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Diary entries and stories inspire Australian artist Jasmine Crisp

18 Aug 2022

Adelaide artist Jasmine Crisp’s paintings stop people in their tracks on the street. Her colourful pieces using Resene colours are so detailed and characterised it pays to pause to take them in.

Often my works centralise on my own personal experiences (diary entries and felt memories) or the stories of others close to me,” says Jasmine. “These current tales are then re-constructed as influenced by historic genre paintings, renaissance and baroque portraiture as to create playful, symbolic and highly characterised contemporary portraits.”


This art by Jasmine Crisp is called 'She imagined Buttons'. “I have a hugely extensive palette so it’s tricky for me to list (counted 45 colours). However, my staples include Resene Havoc, Resene Adrenalin, Resene Turbo, Resene Pirate Gold, Resene Half Sour Dough, Resene Wham, Resene Palm Green, Resene Anakiwa, Resene Curious Blue, Resene Surfs Up, Resene Blackberry, Resene Fahrenheit, Resene Jambalaya and Resene Toorak.”

After high school Jasmine completed her Bachelor of Visual Arts (Hons) at Adelaide Central School of Art, then exhibited and participated in multiple artist residencies in Adelaide and internationally. She won first prize awards in several local art competitions. “In 2020 I began practicing full-time and executed my first large-scale public art project, then proceeding to participate in numerous mural projects and festivals nationally. I consider muralism an extension of my already existing and continuing painting practice.”

Inclusive of both her studio artworks and muralism, she says her painting practice combines the use of traditional painting techniques and influences with her personal life experiences. It’s these experiences that inform highly characterised and maximalist narrative paintings.

“Often my work features self-portraits or local figures alongside their treasured belongings and environments, which are choreographed into symbolic worlds of the familiar, mundane and reimagined human experience,” she says.


‘Family Port-trait' painted in Resene paints by Jasmine Crisp for Wonderwalls 2020.

She always begins her pieces with a story, and a subsequent photoshoot of the chosen figure and their surrounding subject matter. “Using photoshop I create a refined composition and design (built to fit a site) and refence this image with plenty of room for creative improvisation and stylisation. For public artworks I then begin with a detailed grid and subsequent drawing of this photo-plan on a primed white ground. From there it's just all brushes, paint, my hands and my brain.”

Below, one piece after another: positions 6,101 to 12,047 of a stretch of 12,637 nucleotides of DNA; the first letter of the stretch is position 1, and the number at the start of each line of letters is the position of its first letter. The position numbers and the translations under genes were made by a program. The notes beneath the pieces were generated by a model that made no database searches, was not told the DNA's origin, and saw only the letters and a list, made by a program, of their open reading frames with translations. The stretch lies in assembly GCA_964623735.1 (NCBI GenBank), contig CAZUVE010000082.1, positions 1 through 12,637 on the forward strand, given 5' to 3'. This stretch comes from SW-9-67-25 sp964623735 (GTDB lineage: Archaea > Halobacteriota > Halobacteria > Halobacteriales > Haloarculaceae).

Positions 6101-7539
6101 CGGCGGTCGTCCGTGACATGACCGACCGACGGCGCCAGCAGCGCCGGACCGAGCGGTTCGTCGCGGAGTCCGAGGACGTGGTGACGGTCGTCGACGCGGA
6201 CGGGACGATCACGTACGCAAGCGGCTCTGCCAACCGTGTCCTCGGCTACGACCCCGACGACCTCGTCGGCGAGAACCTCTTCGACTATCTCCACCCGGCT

Jasmine Crisp used an extensive palette of Resene colours to paint this work. “As a sole trader I practice as a visual artist, public artist and more recently as a tattooist as well. It's important to me to have different facets of my practice where I can apply different ideas, tasks and skills whilst also experiencing different kind of rewards and groups of people/makers.”

As a traditionally trained oil painter, Resene was the obvious choice when Jasmine expanded into muralism. “It’s incredible bendability, pliability and high pigmentation best mimics the kind of paint I’ll use in the studio. It's because of Resene paint that I am able to translate my usual paint language into large scale with ease.”


“Resene Spritzer is my favourite shade. It’s an almost fluorescent lime green that adds a contemporary electric vibrancy that's incomparable.”

She says her favourite piece always changes as she continues to make, but a piece she loved creating this year was ‘They remembered to look’. “It was a mural I created for the Women’s Street Art Commission project in Geelong. This work wasn't required to accommodate a specific brief so I believe it best represents the vision of my practice while also connecting to place/site in an authentic way.”

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Published: 18 Aug 2022